The Legalities of Making Money from Your Maine Homestead

Essential tips and legal requirements for Maine homesteaders and hobby farmers looking to sell eggs, produce, and homemade goods.

A man standing in his garden holding a wooden crate of produce.

As a state with a long tradition of farming and a thriving local food movement, Maine is a great place for homesteaders and hobby farmers to sell their produce. You can make some extra cash and get to know your neighbors better by selling your homemade crafts, eggs, and garden produce. 

But it is not easy to figure out all the rules and regulations that apply to selling things that are made or grown at home. This post is designed to make things easier for you, with a focus on three main places to sell your goods: local stores, farmer’s markets, and your own property.

Maine Food Sovereignty

“Food sovereignty is the right of peoples to healthy and culturally appropriate food produced through ecologically sound and sustainable methods, and their right to define their own food and agriculture systems.”


Aiming to facilitate the buying and selling of locally produced foods, the local government in towns that have adopted food sovereignty has taken it upon itself to guarantee the safety of all foods sold within its borders. While processing meat or poultry does not fall under food sovereignty, homemade goods such as jams, jellies, pickles, and baked goods do. This protection applies to private sales only. Find out if you are in a Food Sovereignty Municipality.

Selling from a Farmstand on Your Property

Build a solid foundation before you go into the nitty-gritty of rules and regulations for selling your farmstand items. Your farmstand’s attractiveness and profitability can be greatly improved if you have a firm grasp of the fundamentals of roadside stands, including presentation and pricing.

A great place to start is Tips for Starting Your Own Roadside Farm Stand. It has great advice on how to make a farmstand that people want to visit, how to run it efficiently, and how to turn your homestead into a profitable business. You can make your farmstand a success for your homesteading business and your customers by listening to their feedback and adapting your strategy to match the specifics of your farm and products.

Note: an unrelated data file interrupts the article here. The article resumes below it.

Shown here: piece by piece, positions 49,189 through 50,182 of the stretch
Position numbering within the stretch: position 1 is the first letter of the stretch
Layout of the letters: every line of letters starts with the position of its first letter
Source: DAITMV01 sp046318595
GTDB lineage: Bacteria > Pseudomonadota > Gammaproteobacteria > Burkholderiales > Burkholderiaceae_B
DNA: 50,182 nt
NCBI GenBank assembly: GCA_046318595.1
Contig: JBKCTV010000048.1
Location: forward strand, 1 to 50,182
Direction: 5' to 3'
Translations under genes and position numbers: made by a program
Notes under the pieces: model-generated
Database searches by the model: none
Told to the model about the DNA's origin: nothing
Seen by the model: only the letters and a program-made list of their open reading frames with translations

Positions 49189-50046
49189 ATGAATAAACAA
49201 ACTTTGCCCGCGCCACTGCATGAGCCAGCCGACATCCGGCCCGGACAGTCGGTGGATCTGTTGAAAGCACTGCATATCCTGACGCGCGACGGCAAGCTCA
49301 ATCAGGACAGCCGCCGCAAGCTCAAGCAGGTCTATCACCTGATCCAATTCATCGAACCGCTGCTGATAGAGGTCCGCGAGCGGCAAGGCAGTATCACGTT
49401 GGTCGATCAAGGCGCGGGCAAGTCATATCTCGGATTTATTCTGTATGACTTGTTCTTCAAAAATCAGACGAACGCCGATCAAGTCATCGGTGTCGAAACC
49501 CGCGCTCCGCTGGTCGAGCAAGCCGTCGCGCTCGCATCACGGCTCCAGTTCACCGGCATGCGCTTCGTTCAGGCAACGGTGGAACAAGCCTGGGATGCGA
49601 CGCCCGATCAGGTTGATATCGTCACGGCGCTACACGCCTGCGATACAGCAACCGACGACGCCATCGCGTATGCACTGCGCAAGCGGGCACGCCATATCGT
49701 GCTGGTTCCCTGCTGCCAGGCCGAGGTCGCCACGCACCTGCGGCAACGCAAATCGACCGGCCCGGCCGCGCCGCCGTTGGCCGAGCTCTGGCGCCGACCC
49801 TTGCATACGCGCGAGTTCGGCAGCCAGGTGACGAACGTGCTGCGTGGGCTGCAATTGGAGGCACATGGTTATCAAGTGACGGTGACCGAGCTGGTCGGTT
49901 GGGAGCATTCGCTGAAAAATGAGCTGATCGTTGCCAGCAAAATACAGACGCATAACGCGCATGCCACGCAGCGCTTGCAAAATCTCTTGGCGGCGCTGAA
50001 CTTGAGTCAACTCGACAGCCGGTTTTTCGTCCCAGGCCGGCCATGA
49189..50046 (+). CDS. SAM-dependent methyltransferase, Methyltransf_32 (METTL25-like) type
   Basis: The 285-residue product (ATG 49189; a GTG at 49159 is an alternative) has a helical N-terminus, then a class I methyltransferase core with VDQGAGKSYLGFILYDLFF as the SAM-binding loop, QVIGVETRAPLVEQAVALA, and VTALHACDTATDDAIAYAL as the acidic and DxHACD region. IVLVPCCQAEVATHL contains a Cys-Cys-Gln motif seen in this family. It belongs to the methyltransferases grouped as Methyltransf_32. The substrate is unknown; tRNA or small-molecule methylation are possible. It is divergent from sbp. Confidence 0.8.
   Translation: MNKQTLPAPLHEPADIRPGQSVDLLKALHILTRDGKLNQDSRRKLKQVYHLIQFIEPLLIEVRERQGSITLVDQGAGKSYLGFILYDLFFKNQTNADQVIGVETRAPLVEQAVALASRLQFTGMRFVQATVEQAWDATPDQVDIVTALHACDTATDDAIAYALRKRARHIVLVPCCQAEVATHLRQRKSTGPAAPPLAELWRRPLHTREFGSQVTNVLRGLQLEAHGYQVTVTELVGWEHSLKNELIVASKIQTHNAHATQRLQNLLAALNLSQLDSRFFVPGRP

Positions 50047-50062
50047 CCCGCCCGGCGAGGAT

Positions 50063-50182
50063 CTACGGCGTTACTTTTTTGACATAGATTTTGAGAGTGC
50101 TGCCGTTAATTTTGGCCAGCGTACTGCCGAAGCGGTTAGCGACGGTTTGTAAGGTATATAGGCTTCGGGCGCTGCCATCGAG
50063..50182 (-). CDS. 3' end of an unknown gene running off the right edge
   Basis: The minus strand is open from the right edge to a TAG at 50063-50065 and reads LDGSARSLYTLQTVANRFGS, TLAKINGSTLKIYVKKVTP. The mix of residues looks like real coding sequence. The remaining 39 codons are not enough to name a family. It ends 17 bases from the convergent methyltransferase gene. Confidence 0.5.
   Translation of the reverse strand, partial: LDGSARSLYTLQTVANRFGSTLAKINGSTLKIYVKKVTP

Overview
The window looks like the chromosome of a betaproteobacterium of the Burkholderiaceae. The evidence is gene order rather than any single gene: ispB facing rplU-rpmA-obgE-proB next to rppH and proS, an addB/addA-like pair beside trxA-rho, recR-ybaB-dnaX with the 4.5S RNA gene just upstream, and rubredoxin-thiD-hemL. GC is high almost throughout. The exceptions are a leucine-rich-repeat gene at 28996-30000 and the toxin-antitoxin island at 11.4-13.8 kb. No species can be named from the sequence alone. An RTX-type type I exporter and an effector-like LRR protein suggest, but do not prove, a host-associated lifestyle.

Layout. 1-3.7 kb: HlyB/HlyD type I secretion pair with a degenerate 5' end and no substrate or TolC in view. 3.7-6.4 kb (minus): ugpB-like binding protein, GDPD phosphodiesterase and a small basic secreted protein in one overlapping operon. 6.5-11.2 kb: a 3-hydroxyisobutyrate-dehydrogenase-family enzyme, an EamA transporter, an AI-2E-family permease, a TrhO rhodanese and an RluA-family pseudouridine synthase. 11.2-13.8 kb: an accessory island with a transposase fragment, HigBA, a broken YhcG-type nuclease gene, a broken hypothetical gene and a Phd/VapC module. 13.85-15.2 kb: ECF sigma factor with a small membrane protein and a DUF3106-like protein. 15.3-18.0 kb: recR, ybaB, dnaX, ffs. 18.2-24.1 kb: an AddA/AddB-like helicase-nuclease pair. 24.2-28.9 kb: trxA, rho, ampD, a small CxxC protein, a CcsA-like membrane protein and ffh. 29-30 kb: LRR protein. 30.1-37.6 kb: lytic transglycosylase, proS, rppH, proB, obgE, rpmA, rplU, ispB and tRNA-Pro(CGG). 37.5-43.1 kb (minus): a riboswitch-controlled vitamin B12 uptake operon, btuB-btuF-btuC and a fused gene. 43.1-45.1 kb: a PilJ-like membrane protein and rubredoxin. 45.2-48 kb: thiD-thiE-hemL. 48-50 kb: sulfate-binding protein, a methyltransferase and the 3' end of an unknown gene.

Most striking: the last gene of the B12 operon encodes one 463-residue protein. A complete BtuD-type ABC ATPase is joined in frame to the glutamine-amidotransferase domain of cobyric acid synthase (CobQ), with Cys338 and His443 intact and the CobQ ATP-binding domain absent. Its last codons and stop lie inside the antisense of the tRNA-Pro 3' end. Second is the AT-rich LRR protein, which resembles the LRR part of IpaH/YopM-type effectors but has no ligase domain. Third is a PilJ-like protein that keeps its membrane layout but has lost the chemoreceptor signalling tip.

A rustic wooden sign with "organic farmstand" written on it and apples perched on top.

Eggs and Produce

Produce and eggs grown on your own property can be sold in Maine without a license as long as you follow the rules. Make sure the eggs are clean and store them at a temperature lower than 45°F. Putting a date on the egg cartons will let buyers know that they are getting eggs that are fresh. Although it is not required, grading your eggs can increase their value and build trust with your customers.

You do not need a license to sell farm-fresh produce from your property in Maine, but if you want to build a good reputation and keep your customers happy, you should follow standards for food presentation and safety. Always go for the freshest and highest quality garden produce to sell.

Homemade Items

Selling homemade goods, such as jams, jellies, baked goods, and crafts, often falls under Maine’s home food processing regulations. In order to sell most canned goods and prepared foods, you must get a Home Food Processor License and make sure your kitchen passes a home inspection. In addition, you must provide your contact information, a list of ingredients, and any information regarding allergies on the label.

Although there are fewer rules governing crafts and non-food items, it is still important to make sure they are made in a safe and ethical way to encourage trust and return customers.

Selling at Farmer’s Markets

The farmer’s markets in Maine are thriving community centers where individuals can buy and sell goods directly from producers. In order to take part, you will most likely have to pay dues to the market’s governing body and agree to follow their rules in addition to the laws of your state.